He followed me, completely confused as I high-tailed it outside. He was sweet, but never the brightest bulb in the chandelier. As we got into the car and peeled out of the driveway, he asked where we were going. “TO GET SOME FOOD!” I said far too loudly. We made our way into town and happened upon a McDonald’s. Without a lot of time, it would have to do. We ran inside and ordered like we had a tip on a famine.

And then I heard it. A deep, unmistakable bellow.

 

“JESSICA, WHAT THE HELL DO YOU THINK YOU’RE DOING?”

This was no epiphany and that was not the voice of God. Close, but no. It was the inimitable voice of thirty five some-odd years as a middle school principal. The voice of a man who could make a grown woman feel like she was about to get detention for running in the hallways. My dad.

I looked down the counter, through the row of cashiers. And there he was, standing behind his own overflowing tray of food. He finished his thought, the bellow now mellowed by a jovial laugh. “You don’t pay for your own food when Daddy’s here. Get over here, kiddo.”

Twenty minutes, four double cheeseburgers, and a pact never to tell Grandma later, we were off.

So, while holidays may have had their place in my life, they certainly didn’t include a whole lot of religion and they definitely didn’t have anything to do with God. His only real role in my life was to fill in the blanks in phrases like ___ damn it and ___ forbid and there but for the grace of ___, but that was pretty much the extent of it. 

Many people experience what they call a crisis of faith – a period in which they question their belief in God. A few years ago, I walked through a crisis of my own regarding my lack of faith. I realized that something was missing. Something big. It was during the Russian school massacre that it really hit me. I watched the parents of the children held hostage in that school. I imagined their anguish. Their raw, unmitigated agony. Days upon days they waited. Hundreds of them lost their children. How does one survive that, I wondered? Where does one find that kind of strength? How can you possibly make sense of that kind of unimaginable pain?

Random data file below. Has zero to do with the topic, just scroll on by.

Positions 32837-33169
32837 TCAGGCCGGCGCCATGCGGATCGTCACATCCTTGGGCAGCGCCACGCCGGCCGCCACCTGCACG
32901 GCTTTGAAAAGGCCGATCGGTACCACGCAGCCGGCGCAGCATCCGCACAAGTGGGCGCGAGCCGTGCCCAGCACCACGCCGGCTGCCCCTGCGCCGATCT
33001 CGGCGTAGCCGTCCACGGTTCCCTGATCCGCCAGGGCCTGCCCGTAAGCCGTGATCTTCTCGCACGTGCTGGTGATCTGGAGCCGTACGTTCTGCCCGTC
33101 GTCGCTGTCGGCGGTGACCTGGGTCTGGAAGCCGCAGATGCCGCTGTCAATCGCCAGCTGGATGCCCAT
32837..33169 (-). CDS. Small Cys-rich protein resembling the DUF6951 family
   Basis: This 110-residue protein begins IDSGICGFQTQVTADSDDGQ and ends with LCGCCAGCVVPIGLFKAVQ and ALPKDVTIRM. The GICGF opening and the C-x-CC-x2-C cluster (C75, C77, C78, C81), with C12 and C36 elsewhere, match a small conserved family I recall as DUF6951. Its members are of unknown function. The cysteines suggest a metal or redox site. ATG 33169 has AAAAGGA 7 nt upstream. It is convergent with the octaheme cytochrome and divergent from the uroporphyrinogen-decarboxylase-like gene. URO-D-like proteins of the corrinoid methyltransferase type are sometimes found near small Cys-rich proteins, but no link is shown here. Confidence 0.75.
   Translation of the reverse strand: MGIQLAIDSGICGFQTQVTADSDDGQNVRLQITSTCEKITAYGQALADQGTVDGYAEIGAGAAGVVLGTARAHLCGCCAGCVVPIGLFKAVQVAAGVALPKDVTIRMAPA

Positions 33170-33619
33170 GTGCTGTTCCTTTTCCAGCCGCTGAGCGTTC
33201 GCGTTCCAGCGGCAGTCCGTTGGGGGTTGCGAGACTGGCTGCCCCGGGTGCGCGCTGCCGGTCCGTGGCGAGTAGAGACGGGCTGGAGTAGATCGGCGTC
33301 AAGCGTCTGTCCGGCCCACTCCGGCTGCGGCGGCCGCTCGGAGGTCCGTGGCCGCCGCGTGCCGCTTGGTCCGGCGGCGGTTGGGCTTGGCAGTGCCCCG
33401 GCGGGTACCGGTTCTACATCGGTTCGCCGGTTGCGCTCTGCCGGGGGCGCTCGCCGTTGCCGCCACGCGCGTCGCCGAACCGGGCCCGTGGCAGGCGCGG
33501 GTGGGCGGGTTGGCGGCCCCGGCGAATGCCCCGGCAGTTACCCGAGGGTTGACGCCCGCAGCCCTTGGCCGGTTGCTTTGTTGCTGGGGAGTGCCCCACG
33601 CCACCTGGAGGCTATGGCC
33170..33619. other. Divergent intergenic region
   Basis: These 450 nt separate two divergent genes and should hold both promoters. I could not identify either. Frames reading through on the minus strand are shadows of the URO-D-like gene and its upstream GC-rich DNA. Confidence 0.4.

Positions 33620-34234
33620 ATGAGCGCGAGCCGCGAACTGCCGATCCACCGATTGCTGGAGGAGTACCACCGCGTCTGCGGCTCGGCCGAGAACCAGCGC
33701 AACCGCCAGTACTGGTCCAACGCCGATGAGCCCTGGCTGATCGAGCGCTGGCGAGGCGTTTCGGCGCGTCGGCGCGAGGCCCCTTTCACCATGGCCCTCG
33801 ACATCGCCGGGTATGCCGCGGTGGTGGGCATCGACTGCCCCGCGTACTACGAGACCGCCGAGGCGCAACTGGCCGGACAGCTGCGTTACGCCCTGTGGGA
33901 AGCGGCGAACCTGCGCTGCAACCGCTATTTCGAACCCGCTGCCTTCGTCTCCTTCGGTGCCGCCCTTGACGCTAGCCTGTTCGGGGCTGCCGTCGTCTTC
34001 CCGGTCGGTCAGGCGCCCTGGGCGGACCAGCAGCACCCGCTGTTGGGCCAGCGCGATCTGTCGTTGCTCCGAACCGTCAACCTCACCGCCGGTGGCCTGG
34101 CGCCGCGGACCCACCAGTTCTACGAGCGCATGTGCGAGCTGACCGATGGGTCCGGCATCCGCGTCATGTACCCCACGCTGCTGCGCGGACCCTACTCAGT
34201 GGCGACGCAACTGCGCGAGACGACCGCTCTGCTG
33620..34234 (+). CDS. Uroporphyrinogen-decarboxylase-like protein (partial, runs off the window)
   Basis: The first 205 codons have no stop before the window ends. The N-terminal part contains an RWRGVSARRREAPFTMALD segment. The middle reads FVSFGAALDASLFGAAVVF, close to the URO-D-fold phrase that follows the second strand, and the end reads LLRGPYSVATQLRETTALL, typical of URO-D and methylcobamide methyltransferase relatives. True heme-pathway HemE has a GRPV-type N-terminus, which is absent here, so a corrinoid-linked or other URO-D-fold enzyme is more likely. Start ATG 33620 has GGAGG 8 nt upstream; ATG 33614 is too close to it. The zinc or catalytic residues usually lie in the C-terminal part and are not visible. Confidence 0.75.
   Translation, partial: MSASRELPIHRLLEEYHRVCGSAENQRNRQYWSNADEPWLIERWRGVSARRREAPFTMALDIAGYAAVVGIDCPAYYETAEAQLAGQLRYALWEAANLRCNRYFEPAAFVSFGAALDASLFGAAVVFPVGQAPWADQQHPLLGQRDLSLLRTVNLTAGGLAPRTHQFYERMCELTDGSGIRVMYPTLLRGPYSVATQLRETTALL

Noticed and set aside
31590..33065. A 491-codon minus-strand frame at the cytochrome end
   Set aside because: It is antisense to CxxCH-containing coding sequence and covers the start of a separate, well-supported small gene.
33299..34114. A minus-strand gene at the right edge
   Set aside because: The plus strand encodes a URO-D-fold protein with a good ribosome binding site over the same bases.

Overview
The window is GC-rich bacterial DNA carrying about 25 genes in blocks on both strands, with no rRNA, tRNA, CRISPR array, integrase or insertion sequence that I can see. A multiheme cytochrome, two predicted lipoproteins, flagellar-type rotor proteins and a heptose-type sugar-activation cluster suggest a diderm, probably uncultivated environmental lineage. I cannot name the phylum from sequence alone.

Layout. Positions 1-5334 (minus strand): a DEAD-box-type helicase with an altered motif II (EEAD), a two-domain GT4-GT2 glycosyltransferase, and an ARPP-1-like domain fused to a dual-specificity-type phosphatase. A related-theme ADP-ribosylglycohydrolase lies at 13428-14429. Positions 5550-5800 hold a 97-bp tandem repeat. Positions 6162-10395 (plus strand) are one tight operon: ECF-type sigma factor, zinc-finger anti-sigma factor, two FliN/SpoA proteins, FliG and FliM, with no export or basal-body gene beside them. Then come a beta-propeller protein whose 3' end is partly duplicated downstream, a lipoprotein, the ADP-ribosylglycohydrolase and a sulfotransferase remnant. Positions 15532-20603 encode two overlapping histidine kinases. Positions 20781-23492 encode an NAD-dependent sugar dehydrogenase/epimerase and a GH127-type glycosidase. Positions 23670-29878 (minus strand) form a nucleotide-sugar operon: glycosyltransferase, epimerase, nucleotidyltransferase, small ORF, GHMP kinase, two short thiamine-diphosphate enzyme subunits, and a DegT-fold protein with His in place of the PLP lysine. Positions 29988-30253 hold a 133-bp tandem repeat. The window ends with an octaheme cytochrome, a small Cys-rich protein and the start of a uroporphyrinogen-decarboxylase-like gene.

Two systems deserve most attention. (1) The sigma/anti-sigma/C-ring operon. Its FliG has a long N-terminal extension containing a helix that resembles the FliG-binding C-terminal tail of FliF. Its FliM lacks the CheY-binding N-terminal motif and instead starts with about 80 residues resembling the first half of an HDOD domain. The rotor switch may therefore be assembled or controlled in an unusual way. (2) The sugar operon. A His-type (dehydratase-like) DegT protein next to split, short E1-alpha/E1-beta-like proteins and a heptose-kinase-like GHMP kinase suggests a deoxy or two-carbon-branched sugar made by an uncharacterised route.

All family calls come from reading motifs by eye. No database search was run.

During the time of the seige, I took a call from a friend. She was exhausted. She had spent the last few days helping to care for a friend who had lost her four year old daughter in the family’s back yard pool. This time I asked the question aloud. How does one get through that kind of grief? How does a mother go on and find the strength to take care of her other children, herself?

Her answer was simple. “She has her faith.” 

It hit me that day. Belief, faith, the feeling that there is something out there that is bigger than us, that there has to be more than what we see – that was what was missing. It was a big realization. And it was the first step (or perhaps more accurately the first recognizable step) in my journey to find faith. 

I came to a place where I decided unequivocally that God – in some form – would be a part of my children’s lives. That they would grow up with the comfort of knowing that there will always be a presence in their lives far greater than their imagination. That although they are always responsible for their actions and for shaping their destinies, that there is an unqualified love for them in the universe. That somewhere inside each of them is a space for peace and grace. That their very existence, in and of itself offers proof of the divine.